• Beth

Helping with the balancing act.

Essential Oils are like stablisers when you’re starting to ride a bike, you’re doing the hard work of keeping your legs and arms going in the right direction and the stabilisers are working away in the background making sure you don’t fall down. This is how I view my usage of essential oils. I’m doing the grafting but they’re working away in the background making sure everything is ticking over.

Aroma research is fascinating, our sense of smell is an incredible tool and we can use it to our advantage! You know how your mouth waters when you smell chocolate? We can program ourselves to have a similar (although less drool-filled) response when we smell a certain oil.

One of the most well-studied areas of aroma research is the effect of smell on emotions and mood. For example, there is convincing evidence demonstrating that simply inhaling the aroma of an essential oil is effective for calming nervous or anxious feelings in a variety of settings. The smell receptors located on the upper surface of the nasal cavity make direct links with the limbic system of the brain, an area that governs the body’s emotional responses. This close connection between aroma and emotion becomes obvious in our everyday life as certain odors trigger memories or specific feelings. Some aromas directly impact mood (for example calming, balancing, or invigorating), while others trigger memories of a specific experience, often one tied to a strong emotion.

Intriguing new research has also helped us recognize that the benefits of aroma extend far beyond just emotional regulation. In addition to influencing the limbic region of the brain, olfactory centers are also intricately linked with the hypothalamus, an area of the brain more familiarly nicknamed the “visceral control center” because it controls physiologic functions throughout the body. The hypothalamus exerts its powerful influence by interacting directly with the pituitary gland, or “master gland,” a small gland located in the brain. The pituitary gland secretes hormones involved in the regulation of blood pressure, hunger and thirst signals, thyroid function, sleep cycles, production of sexual hormones, and memory, among other things. Because of the direct link of the olfactory system to this area of the brain, aroma is capable of interacting directly with the hypothalamus, influencing neurochemistry throughout the body, and, in turn, potentiating powerful health outcomes.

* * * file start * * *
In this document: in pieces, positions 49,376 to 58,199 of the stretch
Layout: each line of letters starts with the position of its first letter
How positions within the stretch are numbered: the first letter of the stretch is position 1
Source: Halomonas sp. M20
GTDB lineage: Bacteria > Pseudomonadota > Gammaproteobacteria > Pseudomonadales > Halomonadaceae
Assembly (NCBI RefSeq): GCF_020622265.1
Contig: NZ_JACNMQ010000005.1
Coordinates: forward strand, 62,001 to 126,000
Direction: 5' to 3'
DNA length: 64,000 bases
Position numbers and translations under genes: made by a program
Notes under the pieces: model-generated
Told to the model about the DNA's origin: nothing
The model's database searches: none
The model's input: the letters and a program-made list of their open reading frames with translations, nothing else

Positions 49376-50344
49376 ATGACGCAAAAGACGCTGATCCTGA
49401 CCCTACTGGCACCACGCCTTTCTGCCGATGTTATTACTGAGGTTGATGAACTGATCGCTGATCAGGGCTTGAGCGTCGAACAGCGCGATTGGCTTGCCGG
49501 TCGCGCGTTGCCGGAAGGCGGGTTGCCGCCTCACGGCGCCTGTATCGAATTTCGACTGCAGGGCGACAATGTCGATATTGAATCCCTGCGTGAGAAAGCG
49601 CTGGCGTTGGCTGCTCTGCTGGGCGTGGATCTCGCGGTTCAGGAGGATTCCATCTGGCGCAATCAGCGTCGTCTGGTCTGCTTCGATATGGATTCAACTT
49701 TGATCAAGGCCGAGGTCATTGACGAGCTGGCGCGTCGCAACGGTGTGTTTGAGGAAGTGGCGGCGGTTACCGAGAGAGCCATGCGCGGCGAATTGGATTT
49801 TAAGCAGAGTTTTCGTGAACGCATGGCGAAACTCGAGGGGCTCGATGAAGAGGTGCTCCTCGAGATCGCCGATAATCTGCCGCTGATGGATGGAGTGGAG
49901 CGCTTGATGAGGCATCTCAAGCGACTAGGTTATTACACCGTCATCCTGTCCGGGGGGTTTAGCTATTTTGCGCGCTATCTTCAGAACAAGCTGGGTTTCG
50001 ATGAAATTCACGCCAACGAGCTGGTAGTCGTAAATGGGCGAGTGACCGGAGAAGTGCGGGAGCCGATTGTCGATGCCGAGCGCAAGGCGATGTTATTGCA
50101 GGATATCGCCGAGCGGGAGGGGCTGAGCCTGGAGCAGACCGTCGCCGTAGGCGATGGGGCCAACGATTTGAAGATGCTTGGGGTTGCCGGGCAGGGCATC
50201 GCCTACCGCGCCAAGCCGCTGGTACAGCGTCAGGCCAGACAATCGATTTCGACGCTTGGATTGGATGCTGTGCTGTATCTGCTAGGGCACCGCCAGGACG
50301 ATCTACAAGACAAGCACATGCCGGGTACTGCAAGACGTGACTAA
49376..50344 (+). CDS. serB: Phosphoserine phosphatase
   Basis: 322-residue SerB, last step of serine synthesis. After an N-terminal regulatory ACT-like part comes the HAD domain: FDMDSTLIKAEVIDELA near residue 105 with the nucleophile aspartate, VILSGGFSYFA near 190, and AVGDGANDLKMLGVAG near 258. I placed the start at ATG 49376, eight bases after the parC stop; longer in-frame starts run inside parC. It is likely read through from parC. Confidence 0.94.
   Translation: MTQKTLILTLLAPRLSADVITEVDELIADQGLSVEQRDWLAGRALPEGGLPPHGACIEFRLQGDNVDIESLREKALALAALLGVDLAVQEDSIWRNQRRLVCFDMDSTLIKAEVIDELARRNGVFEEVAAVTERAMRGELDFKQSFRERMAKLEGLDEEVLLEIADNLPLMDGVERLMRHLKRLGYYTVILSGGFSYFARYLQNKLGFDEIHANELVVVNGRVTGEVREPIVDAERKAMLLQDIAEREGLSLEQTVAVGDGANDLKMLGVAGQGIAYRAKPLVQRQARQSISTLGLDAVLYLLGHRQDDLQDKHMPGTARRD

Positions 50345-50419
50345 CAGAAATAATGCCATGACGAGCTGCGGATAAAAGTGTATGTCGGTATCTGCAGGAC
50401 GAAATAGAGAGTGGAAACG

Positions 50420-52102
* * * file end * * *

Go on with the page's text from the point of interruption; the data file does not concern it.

Full article can be found https://www.doterra.com/US/en/brochures-magazines-doterra-living-spring-2015-the-power-of-aromaed triggers to help them stick. Think about if you have the habit of having a bar (or two) of chocolate if you’re upset. The trigger is that you’re feeling upset and the reward is the chocolate. The brilliant thing is that it’s possible to change your trigger into something lovely like a smell and then the reward is the habit that you’re trying to create.

So how does this link to building habits? For me lemongrass anchors me into the feeling of getting stuff done and being productive. Now I love feeling like this so that smell makes me want to get on with whatever task I need to do.

When you’re developing linking the habit to a smell it does take a bit of effort. You need to smell the scent you’re wanting to anchor with and then Visualise yourself doing the thing. For example; I smelt the lemongrass and then visualised getting my admin done and how great it made me feel. It can take a couple of goes to get the scent and feeling anchored but it’s so worth it! Give it a go and let me know how you get on!

If you’d like to link your habits to a scent head over to the Services page and book a consultation about getting started with essential oils.

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